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Number of Chinese tourists travelling abroad set to hit 200m in 2020: report


The Nation A CLSA Securities report remains bullish on Chinese tourism, maintaining its forecast of 200 million visitors by 2020.

The new report “2017 Global Tourism: Making waves in Asia”, explored the key growth drivers in Chinese outbound travel destinations, a theme that CLSA, Asia’s capital markets and investment group, has tracked since 2005.
While 2016 was challenging, impacted by terrorist attacks in Europe and weaker spending in the US, the tide turned in the third quarter of 2016, largely driven by the wealth effect among Chinese consumers, the report said. Other driving factors affecting Chinese international tourist ambitions include extra holidays, easing travel restrictions and greater desire for experiencing different cultures and activities.
CLSA’s proprietary survey of more than 400 Chinese travellers reveals that the top two most visited destinations were Hong Kong and Macau, followed by Thailand and Japan. Chinese tourist arrivals to South Korea and Taiwan slowed due to political tensions, while Singapore, Indonesia, Malaysia, the Philippines and Australia have seen growth in popularity over the past three years.
In September 2016, the Thai government cracked down on zero-dollar tour group operators from China; Thailand has seen a drastic slowdown in year-on-year growth in Chinese tourist arrivals – from 70 per cent in 2015 to 11 per cent in 2016. Over January-May 2017, growth in such arrivals dropped 5.6 per cent YoY. Fortunately for Thailand, the country is seeing an increase in tourists from other destinations, which more than offsets the drop in Chinese tourists.
CLSA’s survey sees Japan, Thailand and the United States voted as top leisure destinations in the coming three years. In 2017, Australia ranks fourth most desirable destination; a significant rise from the 2015 Chinese traveller ‘wish list’, where Australia ranked 10th. CLSA’s proprietary survey also reveals that if money were no issue, the two most desired destinations for Chinese tourists are the US followed by France.
Chinese international tourism spending has more than tripled since the US$73 billion (Bt2.5 trillion) recorded in 2011, reaching $261 billion in 2016. CLSA anticipates Chinese tourist spending overseas will reach $429 billion in 2021.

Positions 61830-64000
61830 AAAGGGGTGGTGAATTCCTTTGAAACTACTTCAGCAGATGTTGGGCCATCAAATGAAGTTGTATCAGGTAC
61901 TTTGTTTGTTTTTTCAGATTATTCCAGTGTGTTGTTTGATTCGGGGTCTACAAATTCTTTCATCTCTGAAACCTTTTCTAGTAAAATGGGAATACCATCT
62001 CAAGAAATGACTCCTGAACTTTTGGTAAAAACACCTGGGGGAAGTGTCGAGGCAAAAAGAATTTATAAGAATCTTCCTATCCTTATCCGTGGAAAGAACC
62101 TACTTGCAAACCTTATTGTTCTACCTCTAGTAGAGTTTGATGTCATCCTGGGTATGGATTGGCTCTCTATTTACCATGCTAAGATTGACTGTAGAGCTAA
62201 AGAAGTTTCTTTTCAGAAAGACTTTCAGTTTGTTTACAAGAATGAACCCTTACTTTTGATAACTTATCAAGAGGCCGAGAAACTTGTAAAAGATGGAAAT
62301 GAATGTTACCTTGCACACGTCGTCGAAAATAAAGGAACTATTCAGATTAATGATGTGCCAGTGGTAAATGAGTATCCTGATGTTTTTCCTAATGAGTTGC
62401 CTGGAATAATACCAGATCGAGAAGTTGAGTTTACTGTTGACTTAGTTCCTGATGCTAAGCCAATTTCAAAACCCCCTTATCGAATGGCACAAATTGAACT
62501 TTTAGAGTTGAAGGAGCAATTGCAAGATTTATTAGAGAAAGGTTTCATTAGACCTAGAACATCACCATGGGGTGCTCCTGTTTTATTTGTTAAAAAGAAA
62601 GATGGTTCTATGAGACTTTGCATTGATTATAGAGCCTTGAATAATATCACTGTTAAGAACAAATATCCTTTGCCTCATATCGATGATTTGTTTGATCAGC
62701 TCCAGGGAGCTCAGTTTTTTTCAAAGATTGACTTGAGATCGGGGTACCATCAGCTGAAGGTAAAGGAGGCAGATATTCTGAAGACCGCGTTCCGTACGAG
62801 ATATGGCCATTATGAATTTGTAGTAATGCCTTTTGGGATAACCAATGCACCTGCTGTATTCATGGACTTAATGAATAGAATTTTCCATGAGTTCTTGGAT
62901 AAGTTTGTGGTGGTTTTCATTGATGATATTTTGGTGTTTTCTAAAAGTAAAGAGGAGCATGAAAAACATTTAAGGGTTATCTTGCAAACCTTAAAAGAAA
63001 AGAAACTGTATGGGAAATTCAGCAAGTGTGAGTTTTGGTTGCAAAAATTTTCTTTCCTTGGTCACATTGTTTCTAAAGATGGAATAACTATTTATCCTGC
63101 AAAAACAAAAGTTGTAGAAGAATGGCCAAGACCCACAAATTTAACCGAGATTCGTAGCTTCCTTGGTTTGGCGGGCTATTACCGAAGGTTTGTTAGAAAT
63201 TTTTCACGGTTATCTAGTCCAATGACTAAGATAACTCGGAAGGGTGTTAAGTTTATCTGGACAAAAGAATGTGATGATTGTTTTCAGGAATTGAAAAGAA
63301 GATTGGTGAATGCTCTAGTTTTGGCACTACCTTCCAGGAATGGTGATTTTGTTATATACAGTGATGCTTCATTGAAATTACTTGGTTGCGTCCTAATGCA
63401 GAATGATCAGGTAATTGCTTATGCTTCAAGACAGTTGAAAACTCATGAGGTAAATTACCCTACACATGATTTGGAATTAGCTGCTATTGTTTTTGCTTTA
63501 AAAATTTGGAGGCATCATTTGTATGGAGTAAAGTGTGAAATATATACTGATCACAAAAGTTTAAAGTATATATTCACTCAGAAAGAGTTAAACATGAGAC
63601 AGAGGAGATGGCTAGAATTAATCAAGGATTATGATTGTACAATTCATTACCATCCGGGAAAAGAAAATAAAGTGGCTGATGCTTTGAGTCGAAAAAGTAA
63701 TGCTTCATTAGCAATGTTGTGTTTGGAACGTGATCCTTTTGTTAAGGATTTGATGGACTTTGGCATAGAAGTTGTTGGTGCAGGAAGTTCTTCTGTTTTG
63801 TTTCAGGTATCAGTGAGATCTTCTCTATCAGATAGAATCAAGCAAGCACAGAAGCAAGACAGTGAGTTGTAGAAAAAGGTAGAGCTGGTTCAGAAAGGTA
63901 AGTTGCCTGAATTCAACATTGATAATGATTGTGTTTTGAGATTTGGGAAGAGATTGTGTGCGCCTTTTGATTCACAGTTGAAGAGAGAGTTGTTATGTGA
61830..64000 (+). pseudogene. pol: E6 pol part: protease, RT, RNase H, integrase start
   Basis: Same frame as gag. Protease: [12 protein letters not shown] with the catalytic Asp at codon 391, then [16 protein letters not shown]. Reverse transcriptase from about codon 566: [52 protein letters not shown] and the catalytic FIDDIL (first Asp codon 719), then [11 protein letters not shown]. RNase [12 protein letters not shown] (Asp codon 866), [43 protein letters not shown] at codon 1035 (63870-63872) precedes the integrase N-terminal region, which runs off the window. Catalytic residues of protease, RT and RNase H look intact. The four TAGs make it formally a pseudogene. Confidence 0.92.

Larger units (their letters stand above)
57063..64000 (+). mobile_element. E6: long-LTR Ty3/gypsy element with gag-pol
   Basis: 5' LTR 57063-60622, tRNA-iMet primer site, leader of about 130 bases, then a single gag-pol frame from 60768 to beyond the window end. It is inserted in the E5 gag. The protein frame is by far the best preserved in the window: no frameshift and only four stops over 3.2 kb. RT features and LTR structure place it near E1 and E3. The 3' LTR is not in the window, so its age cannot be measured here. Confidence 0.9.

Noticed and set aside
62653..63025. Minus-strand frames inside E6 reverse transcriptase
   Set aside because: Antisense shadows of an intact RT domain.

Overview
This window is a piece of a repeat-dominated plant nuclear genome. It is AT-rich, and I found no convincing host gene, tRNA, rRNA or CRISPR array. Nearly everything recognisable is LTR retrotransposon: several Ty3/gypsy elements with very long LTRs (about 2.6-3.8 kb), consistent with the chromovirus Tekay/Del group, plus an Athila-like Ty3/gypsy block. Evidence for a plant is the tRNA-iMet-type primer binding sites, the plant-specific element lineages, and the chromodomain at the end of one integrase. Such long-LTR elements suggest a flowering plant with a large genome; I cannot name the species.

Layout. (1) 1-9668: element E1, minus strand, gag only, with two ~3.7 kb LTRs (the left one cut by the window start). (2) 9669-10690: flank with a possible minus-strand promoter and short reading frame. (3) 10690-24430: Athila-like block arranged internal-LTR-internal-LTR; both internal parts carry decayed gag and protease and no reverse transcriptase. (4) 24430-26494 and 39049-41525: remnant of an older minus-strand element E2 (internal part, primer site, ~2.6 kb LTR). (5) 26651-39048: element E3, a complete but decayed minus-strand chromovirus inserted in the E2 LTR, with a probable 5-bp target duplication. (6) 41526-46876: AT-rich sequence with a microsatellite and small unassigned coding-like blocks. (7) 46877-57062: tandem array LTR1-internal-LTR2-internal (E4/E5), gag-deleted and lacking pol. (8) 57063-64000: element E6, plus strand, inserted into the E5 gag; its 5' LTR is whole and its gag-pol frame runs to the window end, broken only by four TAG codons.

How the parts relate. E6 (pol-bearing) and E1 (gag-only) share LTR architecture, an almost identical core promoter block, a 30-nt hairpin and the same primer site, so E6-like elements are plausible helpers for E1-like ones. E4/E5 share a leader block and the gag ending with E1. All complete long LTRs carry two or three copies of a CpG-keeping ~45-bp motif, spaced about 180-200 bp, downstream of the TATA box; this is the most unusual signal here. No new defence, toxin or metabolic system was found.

Yuan depreciation and stricter customs checks are among factors weighing on overseas shopping, but as Chinese travellers become more sophisticated, shopping continues to be a less important tourism driver than in the past. Some survey participants commented that shopping for others while on holiday has lost its appeal, with many international goods now available on the mainland due to the rise of cross-border e-commerce.
While Chinese tourists express a stronger desire for new experiences, safety remains a key concern. CLSA’s 2017 survey findings indicate that 70 per cent of respondents claim safety as the most important factor influencing destination choices, followed by travel costs and sightseeing. Events such as the terrorist attacks in Europe and political instability on the Korean Peninsula greatly impacted travel decisions, with Korea especially suffering the loss in visitor numbers to other regional destinations such as Vietnam.
CLSA expects gaming, cosmetics, luxury and online sectors to benefit most from the multi-decade Chinese tourism theme. Luxury sales to Chinese tourists are estimated to reach 35 per cent of global sales by 2020. CLSA’s longtime view that online travel remains a direct play of the Chinese tourism theme is supported by a very high 80-per-cent share of Chinese outbound travellers making their travel bookings online.
The 235-page report reveals research findings from 409 experienced Chinese outbound travellers across 25 cities, with an average age of 35 years and average monthly income of 20,000 yuan.

Published : July 19, 2017

By : The Nation